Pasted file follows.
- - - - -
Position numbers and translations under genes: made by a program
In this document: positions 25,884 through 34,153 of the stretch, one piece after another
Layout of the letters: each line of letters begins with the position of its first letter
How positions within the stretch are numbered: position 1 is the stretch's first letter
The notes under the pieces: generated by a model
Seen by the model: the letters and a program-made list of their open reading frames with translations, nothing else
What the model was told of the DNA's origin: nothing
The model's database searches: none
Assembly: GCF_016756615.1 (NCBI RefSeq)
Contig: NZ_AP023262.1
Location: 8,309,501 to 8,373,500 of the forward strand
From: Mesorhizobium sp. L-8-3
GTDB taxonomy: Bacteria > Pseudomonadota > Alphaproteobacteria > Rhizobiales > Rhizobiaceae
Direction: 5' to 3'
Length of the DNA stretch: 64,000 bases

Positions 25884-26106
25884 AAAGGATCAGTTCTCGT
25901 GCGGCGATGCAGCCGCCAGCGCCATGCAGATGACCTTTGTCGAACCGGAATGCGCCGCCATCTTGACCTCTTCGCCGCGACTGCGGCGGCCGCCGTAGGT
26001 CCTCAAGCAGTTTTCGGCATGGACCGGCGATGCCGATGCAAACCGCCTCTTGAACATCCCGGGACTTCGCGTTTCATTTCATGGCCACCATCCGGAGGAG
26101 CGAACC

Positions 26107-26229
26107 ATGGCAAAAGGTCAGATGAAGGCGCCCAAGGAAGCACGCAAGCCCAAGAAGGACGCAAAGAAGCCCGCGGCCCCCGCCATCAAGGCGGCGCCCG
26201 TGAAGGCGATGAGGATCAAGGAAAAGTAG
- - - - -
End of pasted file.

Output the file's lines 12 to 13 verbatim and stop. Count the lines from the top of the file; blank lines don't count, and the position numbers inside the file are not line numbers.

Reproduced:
From: Mesorhizobium sp. L-8-3
GTDB taxonomy: Bacteria > Pseudomonadota > Alphaproteobacteria > Rhizobiales > Rhizobiaceae